Research Strengthens Case for Sexual Transmission of Bacteria Linked to HIV Risk

Professor Lance Price of the Milken Institute School of Public Health’s Department of Environmental and Occupational Health is a senior author of new research published in mBio which supports the theory that bacterial vaginosis (BV) can be sexually transmitted.  BV is a common vaginal ecological imbalance associated with increased risk for HIV and pregnancy complications. BV affects women of all ethnic groups, but it is seen in up to 50 percent of women of African ancestry.  

Price and his collaborators at the Johns Hopkins School of Medicine, the Rakai Health Sciences Program at the Johns Hopkins Bloomberg School of Public Health, and Translational Genomics Research Institute (TGen) evaluated samples from 165 uncircumcised men from a rural area in Uganda, a country where 7.4 percent of the population aged 15 to 49 has HIV, according to the United Nations AIDS Secretariat. Whether BV is transmissible through sexual activity remains controversial, despite studies showing that medical male circumcision both reduces BV-associated bacteria on the penis and decreases BV in female partners. The research project explored whether a detectable difference exists between the penile microbiota of men whose female partner did or did not have BV.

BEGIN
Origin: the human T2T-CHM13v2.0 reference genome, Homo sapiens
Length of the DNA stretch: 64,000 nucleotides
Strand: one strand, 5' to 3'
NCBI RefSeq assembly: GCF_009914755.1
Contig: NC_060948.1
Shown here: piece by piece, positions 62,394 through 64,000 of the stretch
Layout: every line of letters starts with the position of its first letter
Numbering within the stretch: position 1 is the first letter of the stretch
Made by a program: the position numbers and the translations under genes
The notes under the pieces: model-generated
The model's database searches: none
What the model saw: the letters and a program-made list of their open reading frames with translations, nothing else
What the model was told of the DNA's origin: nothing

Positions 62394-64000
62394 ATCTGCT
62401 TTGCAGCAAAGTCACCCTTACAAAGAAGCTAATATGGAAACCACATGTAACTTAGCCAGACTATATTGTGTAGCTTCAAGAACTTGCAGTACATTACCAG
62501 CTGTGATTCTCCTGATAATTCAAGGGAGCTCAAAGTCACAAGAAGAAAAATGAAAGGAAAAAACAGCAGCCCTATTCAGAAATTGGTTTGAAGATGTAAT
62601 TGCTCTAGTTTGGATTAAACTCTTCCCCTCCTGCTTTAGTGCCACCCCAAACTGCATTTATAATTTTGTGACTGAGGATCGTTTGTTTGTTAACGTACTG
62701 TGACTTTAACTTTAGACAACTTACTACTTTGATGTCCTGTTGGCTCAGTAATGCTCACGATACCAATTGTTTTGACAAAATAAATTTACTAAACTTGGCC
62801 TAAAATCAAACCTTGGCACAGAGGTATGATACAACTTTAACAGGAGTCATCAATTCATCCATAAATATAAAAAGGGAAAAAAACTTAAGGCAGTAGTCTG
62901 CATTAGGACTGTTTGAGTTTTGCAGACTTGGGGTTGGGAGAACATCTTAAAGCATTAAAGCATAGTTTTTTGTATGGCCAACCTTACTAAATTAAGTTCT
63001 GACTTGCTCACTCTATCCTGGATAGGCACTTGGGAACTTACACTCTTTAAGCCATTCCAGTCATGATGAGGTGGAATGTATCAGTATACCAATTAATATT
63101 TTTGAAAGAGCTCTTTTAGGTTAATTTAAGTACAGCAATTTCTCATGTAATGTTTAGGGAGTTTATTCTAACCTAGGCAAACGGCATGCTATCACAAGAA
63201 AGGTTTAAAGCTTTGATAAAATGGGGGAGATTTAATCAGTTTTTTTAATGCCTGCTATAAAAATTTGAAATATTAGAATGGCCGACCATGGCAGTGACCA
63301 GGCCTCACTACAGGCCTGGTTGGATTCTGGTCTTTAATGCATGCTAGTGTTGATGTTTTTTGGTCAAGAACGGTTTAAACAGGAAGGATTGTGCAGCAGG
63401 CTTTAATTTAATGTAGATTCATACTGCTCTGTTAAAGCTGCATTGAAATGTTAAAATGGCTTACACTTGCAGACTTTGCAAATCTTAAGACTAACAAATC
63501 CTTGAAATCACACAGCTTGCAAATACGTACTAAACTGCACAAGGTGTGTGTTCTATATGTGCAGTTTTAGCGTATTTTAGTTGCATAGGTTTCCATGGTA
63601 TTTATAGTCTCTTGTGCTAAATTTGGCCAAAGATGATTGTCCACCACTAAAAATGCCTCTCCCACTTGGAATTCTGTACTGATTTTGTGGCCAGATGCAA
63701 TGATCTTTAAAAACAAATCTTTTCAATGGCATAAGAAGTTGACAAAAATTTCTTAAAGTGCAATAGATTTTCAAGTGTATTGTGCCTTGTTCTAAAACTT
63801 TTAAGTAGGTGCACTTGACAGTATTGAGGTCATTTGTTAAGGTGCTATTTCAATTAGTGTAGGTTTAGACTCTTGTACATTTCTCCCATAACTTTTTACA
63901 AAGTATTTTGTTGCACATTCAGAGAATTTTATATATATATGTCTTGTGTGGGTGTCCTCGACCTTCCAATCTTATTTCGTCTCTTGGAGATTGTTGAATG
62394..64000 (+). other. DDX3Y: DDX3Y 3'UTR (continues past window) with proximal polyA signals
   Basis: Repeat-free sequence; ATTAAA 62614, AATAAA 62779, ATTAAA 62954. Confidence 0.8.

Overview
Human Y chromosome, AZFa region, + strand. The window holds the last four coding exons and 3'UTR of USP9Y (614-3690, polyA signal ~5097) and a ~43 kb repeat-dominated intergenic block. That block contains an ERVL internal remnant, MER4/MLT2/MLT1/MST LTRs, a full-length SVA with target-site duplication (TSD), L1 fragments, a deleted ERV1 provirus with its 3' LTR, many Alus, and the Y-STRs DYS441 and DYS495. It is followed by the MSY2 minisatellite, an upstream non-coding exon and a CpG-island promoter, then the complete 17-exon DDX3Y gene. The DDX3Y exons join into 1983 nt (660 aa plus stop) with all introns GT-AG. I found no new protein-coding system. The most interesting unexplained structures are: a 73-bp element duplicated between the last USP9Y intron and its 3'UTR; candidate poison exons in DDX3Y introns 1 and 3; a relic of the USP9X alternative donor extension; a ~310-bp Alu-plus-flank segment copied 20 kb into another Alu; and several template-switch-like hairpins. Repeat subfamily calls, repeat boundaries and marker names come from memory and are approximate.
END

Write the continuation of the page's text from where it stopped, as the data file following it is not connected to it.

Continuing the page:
The so-called penile microbiota represents the full scope of bacteria found on the penis. The researchers categorized the uncircumcised men based on the composition of their penile microbiota. Their analysis suggests that the uncircumcised penis may serve as a reservoir for bacteria associated with BV, since BV-associated bacteria are common in all uncircumcised men and are significantly elevated in men whose female partner has BV. The researchers also found a link between extra-marital sexual relationships and bacteria associated with BV.  These findings support the hypothesis that BV could be sexually transmitted, Price says.  In addition to his position at Milken Institute SPH, Price is also the Director of the TGen Center for Microbiomics and Human Health.

“Our research suggests that an ecological imbalance may be just as transmissible as the single pathogens that cause classic sexually transmitted infections, such as Chlamydia or Syphilis,” says Cindy Liu, House Staff in the Department Pathology at the Johns Hopkins School of Medicine and lead author of the study. “If we want to prevent or reduce BV, we will need to pay more attention to the role of sexual transmission and look at the big picture.”  BV, which often goes undetected, can increase a woman’s risk for sexually transmitted disease, she says.